483 Topics in Materials Engineering V 1 (0-4) to 4 (0-16) May be repeated for credit; cumulative maximum 7 credits. Contemporary topics in materials engineering.

488 Professional Practice Coop/Internship I V 1-2 May be repeated for credit; cumulative maximum 6 credits. Course Prerequisite: By department permission. Practicum for students admitted to the VCEA Professional Practice and Experiential Learning Program; integration of coursework with on-the-job professional experience. (Crosslisted course offered as ENGR 488, BIO ENG 488, CHE 488, CE 488, CPT S 488, E E 488, ME 488, MSE 488, SDC 488). Typically offered Fall, Spring, and Summer. S, F grading.

488 (Effective through Spring 2024) Professional Practice Coop/Internship I V 1-2 May be repeated for credit; cumulative maximum 6 credits. Course Prerequisite: By department permission. Practicum for students admitted to the VCEA Professional Practice and Experiential Learning Program; integration of coursework with on-the-job professional experience. (Crosslisted course offered as ENGR 488, BIO ENG 488, CHE 488, CE 488, CPT S 488, E E 488, ME 488, MSE 488, SDC 488). Typically offered Fall, Spring, and Summer. S, F grading.

499 Special Problems V 1-4 May be repeated for credit. Course Prerequisite: By department permission. Independent study conducted under the jurisdiction of an approving faculty member; may include independent research studies in technical or specialized problems; selection and analysis of specified readings; development of a creative project; or field experiences. Typically offered Fall, Spring, and Summer. S, F grading.

503 Advanced Topics in Materials Engineering V 1-3 May be repeated for credit; cumulative maximum 6 credits. Cooperative: Open to UI degree-seeking students.

504 Electrochemical Energy Systems 3 Principles of electrochemical systems and applications in energy storage/conversion devices. Recommended preparation: Basic knowledge of chemistry, physics, and materials. Typically offered Even Years - Fall.

505 Advanced Materials Science 3 Broad baseline in materials science including relationships between structure and properties. Typically offered Fall. Cooperative: Open to UI degree-seeking students.

505 (Effective through Summer 2024) Advanced Materials Science 3 Broad baseline in materials science including relationships between structure and properties. (Crosslisted course offered as MSE 505, MATSE 505). Typically offered Fall. Cooperative: Open to UI degree-seeking students.

506 Biomaterials 3 Overview of the different types of materials used in biomedical applications such as implants and medical devices. Credit not granted for both MSE 406 and MSE 506. Offered at 400 and 500 level. Typically offered Fall.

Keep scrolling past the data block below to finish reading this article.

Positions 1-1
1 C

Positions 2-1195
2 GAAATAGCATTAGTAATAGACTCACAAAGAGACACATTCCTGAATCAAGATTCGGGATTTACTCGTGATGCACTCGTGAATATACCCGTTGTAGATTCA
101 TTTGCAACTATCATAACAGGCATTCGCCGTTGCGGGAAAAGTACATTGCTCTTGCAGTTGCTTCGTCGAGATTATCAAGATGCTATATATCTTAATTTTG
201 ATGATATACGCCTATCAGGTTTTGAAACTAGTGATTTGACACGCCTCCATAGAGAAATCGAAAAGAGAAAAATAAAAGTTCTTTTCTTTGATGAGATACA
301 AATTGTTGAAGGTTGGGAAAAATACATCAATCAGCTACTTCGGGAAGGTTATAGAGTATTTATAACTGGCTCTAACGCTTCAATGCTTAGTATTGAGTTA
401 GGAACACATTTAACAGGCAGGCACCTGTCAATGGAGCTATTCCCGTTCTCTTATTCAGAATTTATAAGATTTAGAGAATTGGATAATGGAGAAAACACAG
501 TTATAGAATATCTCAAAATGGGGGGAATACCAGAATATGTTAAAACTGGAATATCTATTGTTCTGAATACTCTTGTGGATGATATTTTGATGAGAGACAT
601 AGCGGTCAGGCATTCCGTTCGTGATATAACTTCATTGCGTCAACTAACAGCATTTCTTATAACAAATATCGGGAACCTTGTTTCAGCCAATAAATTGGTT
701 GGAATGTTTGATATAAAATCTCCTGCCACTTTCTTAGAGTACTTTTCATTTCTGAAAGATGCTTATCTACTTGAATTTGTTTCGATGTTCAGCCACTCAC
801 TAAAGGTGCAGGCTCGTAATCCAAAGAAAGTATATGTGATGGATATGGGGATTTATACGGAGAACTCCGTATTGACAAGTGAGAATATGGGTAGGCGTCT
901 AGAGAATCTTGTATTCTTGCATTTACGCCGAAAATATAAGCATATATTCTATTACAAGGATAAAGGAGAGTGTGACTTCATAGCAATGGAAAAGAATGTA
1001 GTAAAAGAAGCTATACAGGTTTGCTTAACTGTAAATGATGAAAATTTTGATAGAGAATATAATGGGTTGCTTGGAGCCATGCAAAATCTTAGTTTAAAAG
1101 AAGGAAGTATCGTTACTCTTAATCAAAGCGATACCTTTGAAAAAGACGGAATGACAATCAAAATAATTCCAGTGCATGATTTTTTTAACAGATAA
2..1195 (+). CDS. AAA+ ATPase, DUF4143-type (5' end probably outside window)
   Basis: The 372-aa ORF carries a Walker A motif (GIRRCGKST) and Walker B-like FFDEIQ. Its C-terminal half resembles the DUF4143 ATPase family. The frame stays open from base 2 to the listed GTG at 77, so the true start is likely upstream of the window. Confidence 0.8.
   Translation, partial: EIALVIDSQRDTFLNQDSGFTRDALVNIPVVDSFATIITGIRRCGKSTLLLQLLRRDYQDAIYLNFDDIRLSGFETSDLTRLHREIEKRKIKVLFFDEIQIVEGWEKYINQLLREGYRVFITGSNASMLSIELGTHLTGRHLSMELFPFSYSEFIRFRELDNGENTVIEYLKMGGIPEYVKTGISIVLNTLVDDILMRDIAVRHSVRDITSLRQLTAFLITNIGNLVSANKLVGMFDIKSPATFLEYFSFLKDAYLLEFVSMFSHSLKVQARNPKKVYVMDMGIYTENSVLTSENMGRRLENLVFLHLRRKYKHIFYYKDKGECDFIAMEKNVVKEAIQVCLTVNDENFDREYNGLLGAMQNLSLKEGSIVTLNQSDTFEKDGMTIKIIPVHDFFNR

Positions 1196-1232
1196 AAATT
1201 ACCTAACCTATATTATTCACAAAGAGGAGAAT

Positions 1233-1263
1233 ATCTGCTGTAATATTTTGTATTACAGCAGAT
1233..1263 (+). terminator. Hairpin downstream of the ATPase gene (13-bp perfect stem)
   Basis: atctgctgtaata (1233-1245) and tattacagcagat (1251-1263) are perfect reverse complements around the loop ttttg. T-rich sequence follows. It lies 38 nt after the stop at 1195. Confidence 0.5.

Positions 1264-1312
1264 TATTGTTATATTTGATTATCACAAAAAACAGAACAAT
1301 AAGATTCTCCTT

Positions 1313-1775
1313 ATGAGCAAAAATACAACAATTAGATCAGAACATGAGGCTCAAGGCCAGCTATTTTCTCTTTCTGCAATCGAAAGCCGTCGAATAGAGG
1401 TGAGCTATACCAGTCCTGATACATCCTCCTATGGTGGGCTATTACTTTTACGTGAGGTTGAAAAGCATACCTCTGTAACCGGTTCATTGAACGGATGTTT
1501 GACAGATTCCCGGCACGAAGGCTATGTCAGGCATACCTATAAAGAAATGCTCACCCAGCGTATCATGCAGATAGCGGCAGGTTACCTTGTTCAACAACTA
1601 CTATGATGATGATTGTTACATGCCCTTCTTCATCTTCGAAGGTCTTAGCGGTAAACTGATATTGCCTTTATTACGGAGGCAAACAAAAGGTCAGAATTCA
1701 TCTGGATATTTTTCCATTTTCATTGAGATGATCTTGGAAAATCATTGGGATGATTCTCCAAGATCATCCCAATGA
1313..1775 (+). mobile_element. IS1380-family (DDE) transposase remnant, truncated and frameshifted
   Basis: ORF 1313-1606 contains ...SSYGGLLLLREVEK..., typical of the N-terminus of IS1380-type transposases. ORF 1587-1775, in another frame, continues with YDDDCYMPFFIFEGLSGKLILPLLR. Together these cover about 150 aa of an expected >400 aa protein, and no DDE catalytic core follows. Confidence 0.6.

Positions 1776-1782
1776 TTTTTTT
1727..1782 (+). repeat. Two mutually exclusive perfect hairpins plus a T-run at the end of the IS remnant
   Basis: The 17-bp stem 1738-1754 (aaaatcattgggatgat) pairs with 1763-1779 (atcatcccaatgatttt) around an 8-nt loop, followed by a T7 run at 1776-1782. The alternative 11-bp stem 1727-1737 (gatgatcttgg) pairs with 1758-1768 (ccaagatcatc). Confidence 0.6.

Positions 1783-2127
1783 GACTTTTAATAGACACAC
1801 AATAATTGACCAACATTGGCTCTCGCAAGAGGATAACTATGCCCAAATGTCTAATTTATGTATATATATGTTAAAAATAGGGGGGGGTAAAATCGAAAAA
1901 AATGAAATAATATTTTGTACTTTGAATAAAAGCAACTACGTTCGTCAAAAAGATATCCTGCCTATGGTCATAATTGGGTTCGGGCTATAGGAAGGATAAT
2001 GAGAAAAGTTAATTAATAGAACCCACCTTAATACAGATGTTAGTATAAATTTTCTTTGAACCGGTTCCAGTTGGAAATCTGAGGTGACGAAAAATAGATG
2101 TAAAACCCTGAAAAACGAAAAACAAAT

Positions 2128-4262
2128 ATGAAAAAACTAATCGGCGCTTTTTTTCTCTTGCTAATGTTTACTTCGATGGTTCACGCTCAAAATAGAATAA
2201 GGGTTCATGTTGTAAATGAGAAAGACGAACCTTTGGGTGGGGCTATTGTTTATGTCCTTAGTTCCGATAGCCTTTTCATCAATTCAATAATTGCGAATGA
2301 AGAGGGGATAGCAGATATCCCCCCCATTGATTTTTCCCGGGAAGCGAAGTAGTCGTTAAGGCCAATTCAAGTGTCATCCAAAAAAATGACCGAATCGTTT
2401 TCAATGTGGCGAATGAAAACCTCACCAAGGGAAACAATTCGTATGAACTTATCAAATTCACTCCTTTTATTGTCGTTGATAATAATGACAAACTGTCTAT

506 (Effective through Summer 2024) Biomaterials 3 Overview of the different types of materials used in biomedical applications such as implants and medical devices. Credit not granted for both MSE 406 and MSE 506. (Crosslisted course offered as MSE 506 and MATSE 506.) Offered at 400 and 500 level. Typically offered Fall.

507 Additive Manufacturing 3 Additive manufacturing processes and their applications in ceramic, metallic, polymeric, and composite materials. Recommended preparation: Basic knowledge in materials science and manufacturing. (Crosslisted course offered as MSE 507, ME 507). Cooperative: Open to UI degree-seeking students. Typically offered Odd Years - Spring. Cooperative: Open to UI degree-seeking students.

508 Polymer Nanocomposites and Functionalities 3 Structures, properties, fabrication and applications of nano-scale material and their polymer nanocomposites; functionalities including flame retardant, electrically, thermal and damping properties. Typically offered Spring. Cooperative: Open to UI degree-seeking students.

509 MEMS Engineering 3 (2-3) Introduction to the design, fabrication and application of microelectromechanical systems. (Crosslisted course offered as ME 509, MSE 509). Cooperative: Open to UI degree-seeking students.

513 Theory of Plasticity and its Physical Foundations 3 Phenomenological plasticity and viscoplasticity of polycrystalline metals and alloys, polymers and granular media; deformation mechanisms; dislocation mechanics and interactions; dislocation motion; slip and climb; crystal plasticity; size effects and gradient models. (Crosslisted course offered as MSE 513, ME 513). Typically offered Spring. Cooperative: Open to UI degree-seeking students.

513 (Effective through Summer 2024) Theory of Plasticity and its Physical Foundations 3 Phenomenological plasticity and viscoplasticity of polycrystalline metals and alloys, polymers and granular media; deformation mechanisms; dislocation mechanics and interactions; dislocation motion; slip and climb; crystal plasticity; size effects and gradient models. (Crosslisted course offered as MSE 513, ME 513, MATSE 513). Typically offered Spring. Cooperative: Open to UI degree-seeking students.